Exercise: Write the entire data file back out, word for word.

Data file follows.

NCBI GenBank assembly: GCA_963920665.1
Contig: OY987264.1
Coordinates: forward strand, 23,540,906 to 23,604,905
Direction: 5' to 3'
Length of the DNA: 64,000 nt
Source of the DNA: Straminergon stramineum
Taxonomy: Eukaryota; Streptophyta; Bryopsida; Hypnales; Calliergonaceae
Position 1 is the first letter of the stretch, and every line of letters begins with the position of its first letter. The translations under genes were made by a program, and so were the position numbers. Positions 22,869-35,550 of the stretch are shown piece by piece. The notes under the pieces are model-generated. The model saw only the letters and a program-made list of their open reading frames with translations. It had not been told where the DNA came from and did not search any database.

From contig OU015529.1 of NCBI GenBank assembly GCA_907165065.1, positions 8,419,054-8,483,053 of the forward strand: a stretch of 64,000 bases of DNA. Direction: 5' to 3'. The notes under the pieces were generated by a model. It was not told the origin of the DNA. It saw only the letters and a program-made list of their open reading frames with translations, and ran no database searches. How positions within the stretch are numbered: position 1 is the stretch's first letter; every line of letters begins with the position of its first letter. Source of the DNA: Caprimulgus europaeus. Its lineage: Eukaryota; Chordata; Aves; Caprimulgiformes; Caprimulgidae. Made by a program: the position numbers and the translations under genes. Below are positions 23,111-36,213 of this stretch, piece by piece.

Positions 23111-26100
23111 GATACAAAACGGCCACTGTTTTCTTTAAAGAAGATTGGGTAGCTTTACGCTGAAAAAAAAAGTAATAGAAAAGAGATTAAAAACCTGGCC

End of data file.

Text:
NCBI GenBank assembly: GCA_963920665.1
Contig: OY987264.1
Coordinates: forward strand, 23,540,906 to 23,604,905
Direction: 5' to 3'
Length of the DNA: 64,000 nt
Source of the DNA: Straminergon stramineum
Taxonomy: Eukaryota; Streptophyta; Bryopsida; Hypnales; Calliergonaceae
Position 1 is the first letter of the stretch, and every line of letters begins with the position of its first letter. The translations under genes were made by a program, and so were the position numbers. Positions 22,869-35,550 of the stretch are shown piece by piece. The notes under the pieces are model-generated. The model saw only the letters and a program-made list of their open reading frames with translations. It had not been told where the DNA came from and did not search any database.

From contig OU015529.1 of NCBI GenBank assembly GCA_907165065.1, positions 8,419,054-8,483,053 of the forward strand: a stretch of 64,000 bases of DNA. Direction: 5' to 3'. The notes under the pieces were generated by a model. It was not told the origin of the DNA. It saw only the letters and a program-made list of their open reading frames with translations, and ran no database searches. How positions within the stretch are numbered: position 1 is the stretch's first letter; every line of letters begins with the position of its first letter. Source of the DNA: Caprimulgus europaeus. Its lineage: Eukaryota; Chordata; Aves; Caprimulgiformes; Caprimulgidae. Made by a program: the position numbers and the translations under genes. Below are positions 23,111-36,213 of this stretch, piece by piece.

Positions 23111-26100
23111 GATACAAAACGGCCACTGTTTTCTTTAAAGAAGATTGGGTAGCTTTACGCTGAAAAAAAAAGTAATAGAAAAGAGATTAAAAACCTGGCC